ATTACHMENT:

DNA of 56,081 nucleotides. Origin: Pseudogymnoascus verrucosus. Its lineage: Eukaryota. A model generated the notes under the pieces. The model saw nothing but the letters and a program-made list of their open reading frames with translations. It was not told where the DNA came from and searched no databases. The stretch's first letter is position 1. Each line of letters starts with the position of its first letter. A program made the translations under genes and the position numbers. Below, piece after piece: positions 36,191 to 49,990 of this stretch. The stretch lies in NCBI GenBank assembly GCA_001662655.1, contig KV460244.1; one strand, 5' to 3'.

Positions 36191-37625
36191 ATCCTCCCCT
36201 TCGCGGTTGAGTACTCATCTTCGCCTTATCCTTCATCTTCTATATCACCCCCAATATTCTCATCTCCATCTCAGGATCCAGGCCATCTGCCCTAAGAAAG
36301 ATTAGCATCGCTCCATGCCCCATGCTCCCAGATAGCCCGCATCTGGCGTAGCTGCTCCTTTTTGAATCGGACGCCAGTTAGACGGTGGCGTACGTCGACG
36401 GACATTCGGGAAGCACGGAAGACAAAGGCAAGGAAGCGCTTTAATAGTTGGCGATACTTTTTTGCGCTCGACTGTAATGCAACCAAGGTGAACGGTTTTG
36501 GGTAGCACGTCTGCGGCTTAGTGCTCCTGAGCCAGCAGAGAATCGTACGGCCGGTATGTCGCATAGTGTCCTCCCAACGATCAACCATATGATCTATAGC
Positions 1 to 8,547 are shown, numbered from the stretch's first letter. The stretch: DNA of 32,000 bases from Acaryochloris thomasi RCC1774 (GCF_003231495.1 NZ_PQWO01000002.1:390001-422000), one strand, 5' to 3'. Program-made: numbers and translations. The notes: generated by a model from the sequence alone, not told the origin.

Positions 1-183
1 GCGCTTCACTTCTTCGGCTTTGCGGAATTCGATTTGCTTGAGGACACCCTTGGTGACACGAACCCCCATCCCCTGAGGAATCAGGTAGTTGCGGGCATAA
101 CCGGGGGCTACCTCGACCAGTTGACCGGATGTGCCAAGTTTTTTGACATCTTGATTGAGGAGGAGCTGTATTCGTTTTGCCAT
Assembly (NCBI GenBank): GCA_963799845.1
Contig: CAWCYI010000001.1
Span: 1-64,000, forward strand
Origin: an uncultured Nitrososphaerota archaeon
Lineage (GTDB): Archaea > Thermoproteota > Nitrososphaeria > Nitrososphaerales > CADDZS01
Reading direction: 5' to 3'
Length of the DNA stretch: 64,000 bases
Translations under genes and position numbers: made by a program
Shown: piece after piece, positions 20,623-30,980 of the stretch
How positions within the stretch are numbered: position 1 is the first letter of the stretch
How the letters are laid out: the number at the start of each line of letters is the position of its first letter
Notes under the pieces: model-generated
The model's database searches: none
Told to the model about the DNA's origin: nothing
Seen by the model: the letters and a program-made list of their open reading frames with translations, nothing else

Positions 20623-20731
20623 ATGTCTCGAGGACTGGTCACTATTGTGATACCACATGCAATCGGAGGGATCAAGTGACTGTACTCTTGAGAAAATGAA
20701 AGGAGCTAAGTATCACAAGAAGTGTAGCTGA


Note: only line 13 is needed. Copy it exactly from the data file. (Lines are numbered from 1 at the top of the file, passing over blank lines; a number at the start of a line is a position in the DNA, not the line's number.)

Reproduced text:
Contig: CAWCYI010000001.1